Five Successful Launches Achieved In Antarctica
All Balloons Airborne For Six Days Marking New Flight Record
DULLES, Va.Dec. 19, 2016--
Orbital ATK (NYSE: OA), a global leader in aerospace and defense
technologies, today announced a record total of five successful
scientific balloon flight launches at this year s NASA Antarctica Long
Duration Balloon Flight Campaign. The launches occurred in Antarctica
from November 28 through December 12. All five balloons remained
airborne for six days through December 18 marking a new flight record
for NASA s scientific balloon team. The program is administered by the
Goddard Space Flight Center s Wallops Flight Facility in Wallops Island,
Virginia and operated from the Columbia Scientific Balloon Facility
(CSBF) in Palestine, Texas. Orbital ATK manages NASA s Columbia
Scientific Balloon Facility and provides mission planning, engineering
services, and field operations under NASA s Balloon Operations Contract.
The Columbia team has launched more than 1,700 scientific balloons from
seven countries in the past 35 years.
The Boron and Carbon Cosmic rays in the Upper Stratosphere (BACCUS) payload launched on November 28, one of five balloon flights in this year's Antarctic Long Duration Balloon campaign. CREDIT: NASA
Our experienced and dedicated team is proud to support NASA in this
record breaking achievement, said John Pullen, Vice President and
General Manager, Technical Services Division of Orbital ATK s Space
Systems Group. Five successful balloon launches in the span of two
weeks is an incredible accomplishment and demonstrates a steadfast
commitment to providing unmatched reliability and performance on each
mission for our customer. We congratulate NASA for this historic
campaign which will help maintain the Wallops Flight Facility s position
as the world leader in scientific ballooning operations.
The five payloads took flight from a balloon launch site on Antarctica s
Ross Ice Shelf near McMurdo Station with support from the National
Science Foundation s United States Antarctic Program. The payloads and
instruments will provide critical scientific data in the study of cosmic
ray particles and the life cycle of the interstellar medium, which is
the matter that fills the space between stars in the galaxy.
NASA used its largest zero pressure balloon for the first three flights,
which at 40-million-cubic-feet of volume is as large as a football
stadium when fully inflated. On average, a NASA Antarctic mission can
achieve around 20 days of flight.
The first flight took place on November 28 with the launch of the
University of Maryland s Boron and Carbon Cosmic rays in the Upper
Stratosphere (BACCUS) experiment. BACCUS will investigate the density
and the chemicals in the environment between stars by studying cosmic
ray particles. It has completed two circumnavigations and is currently
on a third leg around the South Pole. The second flight known as the
Antarctic Impulsive Transient Antenna (ANITA) from the University of
Hawaii launched on December 2. ANITA has completed one circumnavigation
and was more than halfway through a second circumnavigation as of
December 19. Scientists will use ANITA s instruments to study the
reactions in the core of stars and as they explode via the release of
high energy particles known as neutrinos that travel to Earth and
interact with the Antarctica ice.
A third balloon, carrying the Stratospheric Terahertz Observatory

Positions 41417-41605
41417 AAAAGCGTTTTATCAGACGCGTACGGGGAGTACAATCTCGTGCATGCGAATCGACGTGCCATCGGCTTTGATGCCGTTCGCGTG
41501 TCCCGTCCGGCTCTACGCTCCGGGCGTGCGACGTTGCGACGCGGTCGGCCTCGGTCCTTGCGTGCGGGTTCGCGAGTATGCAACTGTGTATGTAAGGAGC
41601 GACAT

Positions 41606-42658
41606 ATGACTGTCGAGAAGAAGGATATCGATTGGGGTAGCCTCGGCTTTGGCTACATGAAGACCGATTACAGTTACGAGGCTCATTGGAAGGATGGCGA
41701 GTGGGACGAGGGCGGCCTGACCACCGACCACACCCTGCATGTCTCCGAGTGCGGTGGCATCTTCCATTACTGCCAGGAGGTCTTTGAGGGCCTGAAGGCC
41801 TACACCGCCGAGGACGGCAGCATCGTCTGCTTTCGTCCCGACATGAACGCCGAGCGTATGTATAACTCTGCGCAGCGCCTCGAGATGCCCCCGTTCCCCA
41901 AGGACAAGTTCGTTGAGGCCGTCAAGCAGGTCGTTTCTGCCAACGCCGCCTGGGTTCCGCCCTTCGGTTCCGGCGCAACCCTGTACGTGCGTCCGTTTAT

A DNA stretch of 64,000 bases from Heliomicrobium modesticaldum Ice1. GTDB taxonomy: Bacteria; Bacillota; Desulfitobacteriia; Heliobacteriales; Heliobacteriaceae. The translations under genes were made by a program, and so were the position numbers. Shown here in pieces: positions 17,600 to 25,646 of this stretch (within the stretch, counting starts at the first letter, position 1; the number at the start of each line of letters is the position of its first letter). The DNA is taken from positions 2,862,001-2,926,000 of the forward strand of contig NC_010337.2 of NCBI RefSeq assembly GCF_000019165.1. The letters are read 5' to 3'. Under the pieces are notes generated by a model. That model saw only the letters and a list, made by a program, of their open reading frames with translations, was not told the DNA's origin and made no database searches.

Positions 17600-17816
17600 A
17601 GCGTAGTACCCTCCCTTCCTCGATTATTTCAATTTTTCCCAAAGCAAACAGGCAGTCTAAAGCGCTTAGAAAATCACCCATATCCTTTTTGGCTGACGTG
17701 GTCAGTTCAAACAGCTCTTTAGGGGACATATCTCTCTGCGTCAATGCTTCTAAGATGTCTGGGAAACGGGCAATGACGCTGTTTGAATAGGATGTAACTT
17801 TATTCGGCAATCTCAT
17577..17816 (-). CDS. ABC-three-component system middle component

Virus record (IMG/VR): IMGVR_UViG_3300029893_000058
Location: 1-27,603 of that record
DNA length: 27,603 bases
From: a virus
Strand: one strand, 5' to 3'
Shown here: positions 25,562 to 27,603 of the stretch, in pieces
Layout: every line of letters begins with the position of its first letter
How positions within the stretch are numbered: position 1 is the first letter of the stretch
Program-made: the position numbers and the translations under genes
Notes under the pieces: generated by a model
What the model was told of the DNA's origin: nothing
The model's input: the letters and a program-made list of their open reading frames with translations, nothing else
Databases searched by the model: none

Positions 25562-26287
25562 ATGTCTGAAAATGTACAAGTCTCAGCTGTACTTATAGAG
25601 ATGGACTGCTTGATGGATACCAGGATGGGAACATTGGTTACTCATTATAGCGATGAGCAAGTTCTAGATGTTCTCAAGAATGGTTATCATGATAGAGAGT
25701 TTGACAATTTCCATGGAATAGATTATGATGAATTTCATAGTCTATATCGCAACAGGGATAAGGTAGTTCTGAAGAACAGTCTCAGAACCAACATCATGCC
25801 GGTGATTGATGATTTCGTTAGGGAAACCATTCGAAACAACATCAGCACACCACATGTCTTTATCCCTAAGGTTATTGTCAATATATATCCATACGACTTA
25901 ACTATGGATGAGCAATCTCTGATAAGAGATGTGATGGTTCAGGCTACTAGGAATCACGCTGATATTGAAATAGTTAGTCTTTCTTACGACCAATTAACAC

(STO-II) from the University of Arizona, launched on December 8 and is
currently three quarters through its first circumnavigation. The
instrument is designed to study the interstellar medium in order to
better understand the life cycle of stars.
Finally, two smaller hand-launched balloons deployed on December 11 and
12, carrying the High Altitude Radio Frequency Surface Reflectivity
Calibration (ANITA Hi-Cal) #1 and #2 payloads from the University of
Kansas. As they track the ANITA flight path, the Hi-Cal flights measure
the reflectivity of the ice by emitting a signal from a suspended radio
frequency transmitter. The Hi-Cal #2 flight ended on December 18 after
completing one-half of a circumnavigation.
Interested observers can track the progress of NASA s Antarctica
scientific balloon flights via online tools that provide altitude and
speed as well as a map showing the balloon s real-time location at: https://www.csbf.nasa.gov/antarctica/ice.htm.
NASA s scientific balloons offer low-cost, near-space access for
payloads weighing up to 8,000 pounds to conduct technology demonstration
tests as well as scientific investigations in fields such as
astrophysics, heliophysics, and atmospheric research. Depending on the
goals and objectives of a specific mission, balloon flight durations can
run hours to multiple days or weeks for longer-term exposures and data
collection. The program averages 10-15 flights each year from launch
sites worldwide. This year, the NASA/Orbital ATK team recorded 12
successful balloon launches.
About Orbital ATK
Orbital ATK is a global leader in aerospace and defense technologies.
The company designs, builds and delivers space, defense and aviation
systems for customers around the world, both as a prime contractor and
merchant supplier. Its main products include launch vehicles and related
propulsion systems; missile products, subsystems and defense
electronics; precision weapons, armament systems and ammunition;
satellites and associated space components and services; and advanced
aerospace structures. Headquartered in Dulles, Virginia, Orbital ATK
employs approximately 12,000 people in 18 states across the U.S. and in
several international locations. For more information, visit www.orbitalatk.com.
Source: Orbital ATK
Vicki Cox, 410-409-8723
Systems Group Public Relations
Barron Beneski, 703-406-5528
Public and Investor